Linked by Thom Holwerda on Wed 18th Dec 2013 00:11 UTC

The MorphOS development team is proud to announce the public release of MorphOS 3.4, which introduces faster R300 graphics drivers, improved video playback on G5-based systems, support for non-native display resolutions on various PowerBooks, screen blanker password protection, and numerous bug fixes and other improvements. For an overview of the included changes, please read our release notes.

Some serious improvements in there. Their market is probably small, but they release new versions at a relatively stable pace. One of the very few alternative operating systems that has managed to survive over the years where so many others fell.

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RE: MorphOS: Interesting, but...
by moondevil on Wed 18th Dec 2013 08:20 UTC in reply to "MorphOS: Interesting, but..."
Member since:

Without the Amiga hardware it is not the same thing.

Reply Parent Score: 4

MOS6510 Member since:

If only, if only, we knew back then it would end some day and we could have enjoyed our Amiga even more.

Computers today lack personality. If you had a computer in the 80's you'd know what that means.

Reply Parent Score: 4

moondevil Member since:

Sure do. My first computer was Timex 2068 around 1985.

Still remember seeing them sold as DYI kit, like the PI nowadays. ;)

Reply Parent Score: 2

Nico57 Member since:

By that time, my computer was a Zenith Data Systems PC/XT: Intel 8088 8MHz, 640 KB (who needs more...), EGA adapter, 30 MB hard drive.
Due to a really nasty BIOS bug, the hard drive operated really slowly when booted straight away, and I had to floppy-boot MS-DOS in order to have it work at a decent speed.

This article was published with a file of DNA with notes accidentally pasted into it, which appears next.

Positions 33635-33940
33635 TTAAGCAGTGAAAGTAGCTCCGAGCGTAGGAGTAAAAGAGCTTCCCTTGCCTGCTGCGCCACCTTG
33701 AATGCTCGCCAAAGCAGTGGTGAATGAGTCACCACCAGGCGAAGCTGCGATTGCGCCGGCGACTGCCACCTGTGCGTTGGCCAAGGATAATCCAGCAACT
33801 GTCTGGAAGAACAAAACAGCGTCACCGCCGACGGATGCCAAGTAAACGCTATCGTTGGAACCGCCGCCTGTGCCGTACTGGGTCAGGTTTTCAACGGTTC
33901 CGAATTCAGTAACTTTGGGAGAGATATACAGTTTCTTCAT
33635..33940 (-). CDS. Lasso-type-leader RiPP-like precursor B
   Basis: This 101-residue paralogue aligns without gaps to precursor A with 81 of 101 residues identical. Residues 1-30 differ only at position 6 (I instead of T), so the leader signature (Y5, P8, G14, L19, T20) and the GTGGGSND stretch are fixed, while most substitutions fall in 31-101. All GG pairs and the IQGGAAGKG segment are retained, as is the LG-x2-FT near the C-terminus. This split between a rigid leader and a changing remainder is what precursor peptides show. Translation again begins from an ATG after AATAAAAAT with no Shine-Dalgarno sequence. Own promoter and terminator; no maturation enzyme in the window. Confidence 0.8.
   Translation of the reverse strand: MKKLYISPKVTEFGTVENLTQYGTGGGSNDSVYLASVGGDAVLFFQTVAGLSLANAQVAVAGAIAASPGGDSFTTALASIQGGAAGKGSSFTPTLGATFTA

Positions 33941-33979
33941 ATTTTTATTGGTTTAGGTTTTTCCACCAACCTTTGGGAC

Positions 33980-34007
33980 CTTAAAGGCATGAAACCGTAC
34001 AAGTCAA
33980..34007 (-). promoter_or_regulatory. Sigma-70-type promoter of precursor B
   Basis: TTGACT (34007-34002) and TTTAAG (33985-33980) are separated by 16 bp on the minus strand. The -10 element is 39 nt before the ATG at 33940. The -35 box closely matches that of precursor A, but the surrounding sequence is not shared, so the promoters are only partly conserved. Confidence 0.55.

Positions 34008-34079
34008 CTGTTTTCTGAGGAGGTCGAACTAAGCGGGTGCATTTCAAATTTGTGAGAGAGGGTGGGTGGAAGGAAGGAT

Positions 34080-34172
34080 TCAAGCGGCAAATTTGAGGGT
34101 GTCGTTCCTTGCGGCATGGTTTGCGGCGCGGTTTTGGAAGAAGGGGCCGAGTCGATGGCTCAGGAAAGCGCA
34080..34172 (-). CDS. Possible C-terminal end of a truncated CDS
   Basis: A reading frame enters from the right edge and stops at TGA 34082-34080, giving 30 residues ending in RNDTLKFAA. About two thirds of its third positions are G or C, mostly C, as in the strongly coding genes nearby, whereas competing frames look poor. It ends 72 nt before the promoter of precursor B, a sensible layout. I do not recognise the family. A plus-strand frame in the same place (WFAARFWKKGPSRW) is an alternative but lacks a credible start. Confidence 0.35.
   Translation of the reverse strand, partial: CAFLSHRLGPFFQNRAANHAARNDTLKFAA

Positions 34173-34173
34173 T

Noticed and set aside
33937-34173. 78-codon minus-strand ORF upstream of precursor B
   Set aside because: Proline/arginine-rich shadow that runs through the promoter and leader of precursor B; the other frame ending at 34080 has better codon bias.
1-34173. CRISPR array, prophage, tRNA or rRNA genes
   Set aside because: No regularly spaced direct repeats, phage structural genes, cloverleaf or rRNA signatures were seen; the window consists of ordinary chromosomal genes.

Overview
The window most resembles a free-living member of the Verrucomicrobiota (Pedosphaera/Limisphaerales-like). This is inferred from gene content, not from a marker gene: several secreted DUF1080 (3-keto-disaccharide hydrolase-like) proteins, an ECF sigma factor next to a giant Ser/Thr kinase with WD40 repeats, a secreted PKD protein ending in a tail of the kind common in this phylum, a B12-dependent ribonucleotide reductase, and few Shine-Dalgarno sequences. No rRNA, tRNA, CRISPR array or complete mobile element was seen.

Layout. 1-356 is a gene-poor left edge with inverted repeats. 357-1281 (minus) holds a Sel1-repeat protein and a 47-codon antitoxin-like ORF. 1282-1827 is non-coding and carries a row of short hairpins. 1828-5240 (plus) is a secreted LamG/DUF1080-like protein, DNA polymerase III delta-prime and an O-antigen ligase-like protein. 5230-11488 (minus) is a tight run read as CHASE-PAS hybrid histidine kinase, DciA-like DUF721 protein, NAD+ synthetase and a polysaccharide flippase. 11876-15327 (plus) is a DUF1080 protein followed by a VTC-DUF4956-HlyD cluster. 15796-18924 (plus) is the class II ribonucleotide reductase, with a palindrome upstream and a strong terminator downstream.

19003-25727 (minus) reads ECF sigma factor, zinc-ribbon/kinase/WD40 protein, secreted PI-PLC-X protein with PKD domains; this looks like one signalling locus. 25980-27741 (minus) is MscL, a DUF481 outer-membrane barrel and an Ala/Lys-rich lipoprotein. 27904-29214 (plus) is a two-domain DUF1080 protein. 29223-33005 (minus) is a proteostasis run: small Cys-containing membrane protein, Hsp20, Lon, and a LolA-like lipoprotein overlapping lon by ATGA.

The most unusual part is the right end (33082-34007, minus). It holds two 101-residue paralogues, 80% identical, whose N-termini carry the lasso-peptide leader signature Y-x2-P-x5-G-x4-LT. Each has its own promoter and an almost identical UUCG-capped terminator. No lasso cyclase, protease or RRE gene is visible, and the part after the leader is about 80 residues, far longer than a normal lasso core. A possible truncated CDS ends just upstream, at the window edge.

Totally no personality at all.

Ran King Quest I fine though.

Reply Parent Score: 2

bassbeast Member since:

Exactly, what made the Amiga cool was the fact that it was filled with custom chips and had an OS written from the ground up to take advantage of that particular hardware.

MorphOS still has to support a heck of a lot more hardware than the Amiga ever did and its certainly not being written to precisely target a single hardware config to squeeze every drop of performance out of it. That is what made those older computers cool IMHO, they were being written with the kind of focus only seen today in embedded OSes. The OS wasn't designed to be upgraded, the CPU, memory, all of it was gonna pretty much remain static so they could write the OS for that exact piece of hardware.

And while I love the fact my PC and even my cellphone can get OS upgrades can you imagine what kind of performance you could get with today's level of hardware with an OS that tightly focused? Just imagine how fast a system you would have if the OS was written for that EXACT configuration, with every cycle and byte of memory known and taken into account by the devs.

Reply Parent Score: 3

Intuition Member since:

As you wish! ;)

MorphOS 3.2 running on an Amiga 4000.

Reply Parent Score: 1

NicePics13 Member since:

Whaa.. I thought they dropped classic amigas with 2.0

Reply Parent Score: 1

zima Member since:

MorphOS doesn't really utilise classic Amiga chips, not the way classic Workbench does.

Reply Parent Score: 2